August 4 - M S Gill (pictured), India's Sports Minister, has criticised the refusal of the country's top cricketers to follow the World Anti-Doping Agency's (WADA) drug testing rules.



The Board of Control for Cricket in India (BCCI) has given their blessing to players who did not accept the whereabouts clause of the WADA code, saying it infringed on their privacy.


The clause requires players to detail their whereabouts for an hour between 6.00am and 11.00pm every day for the next three months to allow random out-of-competition testing.

Gill said: "We [India] have accepted WADA regulatory testing and we adhere to it.


"Sportspersons should be clear in one thing, that it is not getting into someone's life.


"All sportspersons should adhere to it and happily follow it, as so many sports federations and players are following it."


Olympic shooting gold medallist Abhinav Bindra also urged the cricketers to accept the code, saying the clause was "no big deal" and that they risked the chances of the sport expanding globally - including getting Twenty20 cricket into the 2020 Olympics - if they continued their stance.

India's first-ever individual Olympic champion said: "They should just accept it and get on with life.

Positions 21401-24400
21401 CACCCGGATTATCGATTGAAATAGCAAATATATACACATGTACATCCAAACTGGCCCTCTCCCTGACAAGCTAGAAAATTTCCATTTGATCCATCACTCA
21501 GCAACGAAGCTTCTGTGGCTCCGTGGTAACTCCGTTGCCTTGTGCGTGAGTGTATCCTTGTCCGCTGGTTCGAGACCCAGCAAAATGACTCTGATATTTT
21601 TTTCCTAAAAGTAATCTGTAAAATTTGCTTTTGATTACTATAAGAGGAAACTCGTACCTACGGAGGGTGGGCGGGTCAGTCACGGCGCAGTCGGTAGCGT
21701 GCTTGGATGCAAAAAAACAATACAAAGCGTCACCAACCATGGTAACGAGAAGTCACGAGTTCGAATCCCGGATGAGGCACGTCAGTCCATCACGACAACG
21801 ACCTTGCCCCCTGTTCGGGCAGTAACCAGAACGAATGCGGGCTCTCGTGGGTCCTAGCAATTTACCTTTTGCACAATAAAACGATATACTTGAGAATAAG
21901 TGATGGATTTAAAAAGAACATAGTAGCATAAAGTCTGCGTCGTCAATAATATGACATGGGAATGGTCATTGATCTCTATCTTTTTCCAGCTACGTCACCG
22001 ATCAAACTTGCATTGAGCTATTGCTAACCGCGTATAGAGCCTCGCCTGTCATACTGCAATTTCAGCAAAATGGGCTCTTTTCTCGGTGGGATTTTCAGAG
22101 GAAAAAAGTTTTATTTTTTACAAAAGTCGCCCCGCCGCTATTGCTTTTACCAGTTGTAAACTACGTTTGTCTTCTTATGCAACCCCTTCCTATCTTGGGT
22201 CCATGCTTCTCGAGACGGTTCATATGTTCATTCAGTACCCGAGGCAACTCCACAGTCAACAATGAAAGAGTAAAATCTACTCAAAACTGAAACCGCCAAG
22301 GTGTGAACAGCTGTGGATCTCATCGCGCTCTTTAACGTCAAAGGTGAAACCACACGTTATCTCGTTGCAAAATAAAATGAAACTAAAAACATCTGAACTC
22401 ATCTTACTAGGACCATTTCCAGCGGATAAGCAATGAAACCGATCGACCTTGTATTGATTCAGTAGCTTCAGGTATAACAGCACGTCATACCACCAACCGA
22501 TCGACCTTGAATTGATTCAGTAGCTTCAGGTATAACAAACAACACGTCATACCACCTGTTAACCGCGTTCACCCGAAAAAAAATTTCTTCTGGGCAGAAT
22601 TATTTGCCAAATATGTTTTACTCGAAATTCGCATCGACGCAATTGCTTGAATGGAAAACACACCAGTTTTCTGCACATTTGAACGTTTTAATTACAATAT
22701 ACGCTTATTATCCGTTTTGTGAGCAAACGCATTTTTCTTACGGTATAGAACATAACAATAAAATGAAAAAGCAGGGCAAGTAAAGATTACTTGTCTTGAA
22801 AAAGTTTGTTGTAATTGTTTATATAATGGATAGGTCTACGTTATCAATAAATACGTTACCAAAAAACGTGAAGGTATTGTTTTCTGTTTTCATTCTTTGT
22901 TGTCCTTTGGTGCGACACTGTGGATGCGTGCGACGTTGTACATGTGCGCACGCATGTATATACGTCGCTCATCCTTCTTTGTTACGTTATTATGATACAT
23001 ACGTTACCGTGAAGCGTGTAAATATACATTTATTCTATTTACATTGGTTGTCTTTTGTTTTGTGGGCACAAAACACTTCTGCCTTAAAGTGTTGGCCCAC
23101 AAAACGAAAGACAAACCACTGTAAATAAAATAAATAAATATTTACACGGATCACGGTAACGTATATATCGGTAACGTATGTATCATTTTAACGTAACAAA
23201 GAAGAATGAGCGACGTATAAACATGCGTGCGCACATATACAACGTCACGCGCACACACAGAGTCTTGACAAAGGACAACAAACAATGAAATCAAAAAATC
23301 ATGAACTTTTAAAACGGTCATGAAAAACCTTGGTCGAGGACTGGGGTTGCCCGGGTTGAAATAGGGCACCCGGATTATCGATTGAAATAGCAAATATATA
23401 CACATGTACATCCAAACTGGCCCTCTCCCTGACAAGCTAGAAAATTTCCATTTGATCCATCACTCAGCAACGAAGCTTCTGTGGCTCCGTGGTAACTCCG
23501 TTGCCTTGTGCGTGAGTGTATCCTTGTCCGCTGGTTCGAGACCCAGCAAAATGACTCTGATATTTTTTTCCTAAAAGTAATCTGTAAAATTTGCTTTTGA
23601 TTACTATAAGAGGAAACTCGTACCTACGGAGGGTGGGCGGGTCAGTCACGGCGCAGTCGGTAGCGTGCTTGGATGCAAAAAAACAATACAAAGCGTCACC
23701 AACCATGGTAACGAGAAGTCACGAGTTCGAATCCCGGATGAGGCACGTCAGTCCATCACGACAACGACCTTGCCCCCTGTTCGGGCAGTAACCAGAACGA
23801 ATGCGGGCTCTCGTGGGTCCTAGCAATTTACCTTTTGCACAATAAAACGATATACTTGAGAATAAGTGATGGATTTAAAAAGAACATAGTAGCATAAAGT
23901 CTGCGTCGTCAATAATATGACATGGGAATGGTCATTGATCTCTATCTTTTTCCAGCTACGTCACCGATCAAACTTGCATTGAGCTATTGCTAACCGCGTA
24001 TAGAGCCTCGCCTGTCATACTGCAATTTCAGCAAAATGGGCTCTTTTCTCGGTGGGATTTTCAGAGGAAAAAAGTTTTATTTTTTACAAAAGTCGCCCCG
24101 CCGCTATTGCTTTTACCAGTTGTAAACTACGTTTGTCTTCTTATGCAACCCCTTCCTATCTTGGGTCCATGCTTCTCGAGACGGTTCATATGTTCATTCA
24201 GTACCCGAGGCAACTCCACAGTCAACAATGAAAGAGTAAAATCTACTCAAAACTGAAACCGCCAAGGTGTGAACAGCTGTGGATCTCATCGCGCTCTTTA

"I think it is all due to a lack of understanding.


"But if cricket wants to become a global sport and fight the menace of drugs, they must agree to the WADA code.

"I have been part of the code for a few years and it is no big deal."

India's top players are the only ones in world cricket, a non-Olympic discipline, who had not signed the WADA documents by the August 1 deadline set by the International Cricket Council (ICC).

According to WADA rules, anyone missing three doping tests over 18 months faces a ban of up to two years.


Britain's Christine Ohuruogu was banned for a year in 2006 after being unavailable for a series of tests before returning to win the world and Olympic 400 metres titles.


Shashank Manohar, the President of the BCCI, said: "We have no problem with the testing, but we have a problem with the system of testing players.


"We have decided to write to the ICC about the concerns raised by the players.


"The BCCI agrees with the players that the system of testing is unreasonable.

"The Sports Minister has got his personal view on the subject but we at BCCI have taken a position which ensures what is promised in the Indian constitution,"


Nine Indian male and two female players were registered for dope testing by the ICC, both during tournaments or random out-of-competition.

The male players in the list are Sachin Tendulkar, Mahendra Singh Dhoni, Virender Sehwag, Yuvraj Singh, Harbhajan Singh, Zaheer Khan, Gautam Gambhir, Irfan Pathan and Munaf Patel.

Jhulan Goswami and Mithali Raj are the two women players in the list.

The ICC, responding to India 's stand, said the matter will be discussed by the governing body's Executive Board to "find a way forward".